New Child Safety Seat Standards

The National Highway Traffic Safety Administration and American Academy of Pediatrics recently revised their suggestions on child seat use. See what’s changed.


Back in April, we provided our Top 3 Car Seat Tips, which included advice on how to choose the best car seat for your child. Since then, however, the American Academy of Pediatrics (AAP) and the National Highway Traffic Safety Administration (NHTSA) have revised their best practice guidelines for child car seats.

And their recommendations might surprise you.

The new child safety seat standards: “as long as possible”

For years the AAP and NHTSA suggested turning rear-facing car seats forward when the child reached the age of one. They’ve now updated the standard, proposing parents keep children in rear-facing car seats until they turn 2.

What’s more, the NHTSA has gone so far as to suggest that children remain in each of the graduated seat types for “as long as possible.” This means keeping your child in a particular seat until he or she has reached the maximum height and weight for that type of seat, regardless of age.

Why the revised standard?

The answer is simple. In the event of a crash, rear-facing child seats provide improved support for the head, neck, and spine.

A lingering problem

Despite the best efforts of organizations like the AAP and NHTSA, ignorance of proper child safety practices remains a big problem, and a difficult one to overcome.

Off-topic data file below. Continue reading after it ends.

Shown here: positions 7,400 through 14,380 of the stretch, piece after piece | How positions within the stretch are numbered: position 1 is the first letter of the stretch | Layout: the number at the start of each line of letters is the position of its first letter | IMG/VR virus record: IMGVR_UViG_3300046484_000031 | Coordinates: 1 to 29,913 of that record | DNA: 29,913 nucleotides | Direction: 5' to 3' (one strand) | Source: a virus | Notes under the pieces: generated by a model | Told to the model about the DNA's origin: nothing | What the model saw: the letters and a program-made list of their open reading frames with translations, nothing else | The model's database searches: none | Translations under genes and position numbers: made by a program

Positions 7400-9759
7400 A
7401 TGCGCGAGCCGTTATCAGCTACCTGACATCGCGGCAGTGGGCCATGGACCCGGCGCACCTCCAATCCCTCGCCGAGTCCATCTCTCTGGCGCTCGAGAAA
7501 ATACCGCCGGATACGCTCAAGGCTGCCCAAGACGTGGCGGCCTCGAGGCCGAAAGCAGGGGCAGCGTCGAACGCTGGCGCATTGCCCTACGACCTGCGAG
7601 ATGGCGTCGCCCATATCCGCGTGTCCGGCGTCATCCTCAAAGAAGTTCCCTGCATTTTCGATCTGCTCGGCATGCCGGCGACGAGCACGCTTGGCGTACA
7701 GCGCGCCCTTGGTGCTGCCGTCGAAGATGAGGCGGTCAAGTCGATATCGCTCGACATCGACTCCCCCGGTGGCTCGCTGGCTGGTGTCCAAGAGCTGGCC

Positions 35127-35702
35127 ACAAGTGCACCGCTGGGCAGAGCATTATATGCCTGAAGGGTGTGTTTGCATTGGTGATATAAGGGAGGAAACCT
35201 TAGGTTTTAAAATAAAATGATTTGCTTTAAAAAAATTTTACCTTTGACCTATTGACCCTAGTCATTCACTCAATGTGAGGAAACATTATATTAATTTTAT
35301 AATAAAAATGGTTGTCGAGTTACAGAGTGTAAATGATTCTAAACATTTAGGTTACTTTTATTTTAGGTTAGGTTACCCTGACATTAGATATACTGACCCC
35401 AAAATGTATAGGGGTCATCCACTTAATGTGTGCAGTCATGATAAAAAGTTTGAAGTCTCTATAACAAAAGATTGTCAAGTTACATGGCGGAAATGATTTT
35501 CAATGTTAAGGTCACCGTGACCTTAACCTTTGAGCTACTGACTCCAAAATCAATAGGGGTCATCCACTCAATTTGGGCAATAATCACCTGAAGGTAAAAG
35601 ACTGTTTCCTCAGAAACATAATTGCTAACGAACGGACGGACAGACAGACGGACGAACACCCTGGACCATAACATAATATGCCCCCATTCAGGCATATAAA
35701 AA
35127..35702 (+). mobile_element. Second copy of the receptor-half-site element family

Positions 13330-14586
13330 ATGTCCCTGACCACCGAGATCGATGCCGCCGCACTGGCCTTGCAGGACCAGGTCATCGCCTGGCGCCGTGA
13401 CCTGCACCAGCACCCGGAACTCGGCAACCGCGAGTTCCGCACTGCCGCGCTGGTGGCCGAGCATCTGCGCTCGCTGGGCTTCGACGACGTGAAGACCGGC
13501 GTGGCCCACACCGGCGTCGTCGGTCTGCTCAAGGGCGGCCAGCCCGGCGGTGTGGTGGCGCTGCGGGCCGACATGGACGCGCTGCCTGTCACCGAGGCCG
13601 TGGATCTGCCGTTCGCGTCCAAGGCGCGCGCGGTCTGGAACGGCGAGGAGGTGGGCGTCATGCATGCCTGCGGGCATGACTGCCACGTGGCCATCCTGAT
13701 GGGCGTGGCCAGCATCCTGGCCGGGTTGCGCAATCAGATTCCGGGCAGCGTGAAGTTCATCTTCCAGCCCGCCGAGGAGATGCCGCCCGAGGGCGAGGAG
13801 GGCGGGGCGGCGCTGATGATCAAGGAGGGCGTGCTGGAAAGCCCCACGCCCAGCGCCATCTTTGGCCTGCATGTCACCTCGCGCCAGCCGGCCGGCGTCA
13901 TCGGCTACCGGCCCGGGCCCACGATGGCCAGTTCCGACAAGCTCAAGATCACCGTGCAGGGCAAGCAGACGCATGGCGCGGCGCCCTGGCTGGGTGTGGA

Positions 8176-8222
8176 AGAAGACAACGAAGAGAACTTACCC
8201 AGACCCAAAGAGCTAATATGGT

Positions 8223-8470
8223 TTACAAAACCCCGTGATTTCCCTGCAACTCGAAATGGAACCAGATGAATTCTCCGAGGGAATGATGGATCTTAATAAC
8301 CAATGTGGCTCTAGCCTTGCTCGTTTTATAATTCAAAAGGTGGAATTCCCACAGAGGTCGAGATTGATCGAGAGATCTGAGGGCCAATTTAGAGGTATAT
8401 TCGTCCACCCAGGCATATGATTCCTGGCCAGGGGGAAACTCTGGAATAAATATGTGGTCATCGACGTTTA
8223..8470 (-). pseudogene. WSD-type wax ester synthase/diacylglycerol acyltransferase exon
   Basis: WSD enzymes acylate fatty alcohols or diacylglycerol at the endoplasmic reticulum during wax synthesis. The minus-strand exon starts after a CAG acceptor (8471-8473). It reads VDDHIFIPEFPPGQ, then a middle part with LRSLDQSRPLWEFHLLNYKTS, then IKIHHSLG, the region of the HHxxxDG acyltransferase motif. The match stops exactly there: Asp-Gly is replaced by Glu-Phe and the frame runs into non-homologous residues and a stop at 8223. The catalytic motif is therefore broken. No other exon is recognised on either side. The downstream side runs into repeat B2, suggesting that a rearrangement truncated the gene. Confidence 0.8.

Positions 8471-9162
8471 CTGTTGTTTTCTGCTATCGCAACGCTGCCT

With the wide variety of car seats and vehicle designs out there, it can be hard to tell if the seat you plan to buy is the right choice. In the end it comes down to parents doing a fair bit of research and carefully following the instructions provided with the seats they purchase.

What are the basic rules for car seats?

Here is what the Insurance Institute for Highway Safety (IIHS) says:

  • All children should ride rear-facing until they are at least 2 years old or until they reach the rear-facing height or weight limits.
  • Children should continue riding in harness-equipped, forward-facing restraints as long as possible, up to the height and weight limits of the seat.
  • After that, they should use belt-positioning booster seats until adult safety belts fit properly, usually when the child reaches 4 feet 9 inches.
  • Children should ride in the rear seat until at least age 13.

If you’d like to learn even more about proper child seat use, check out the American Academy of Pediatrics’ comprehensive guide or this helpful page from the IIHS: Keeping Children Safe in Crashes.

Oh, and happy Child Safety Seat Week.

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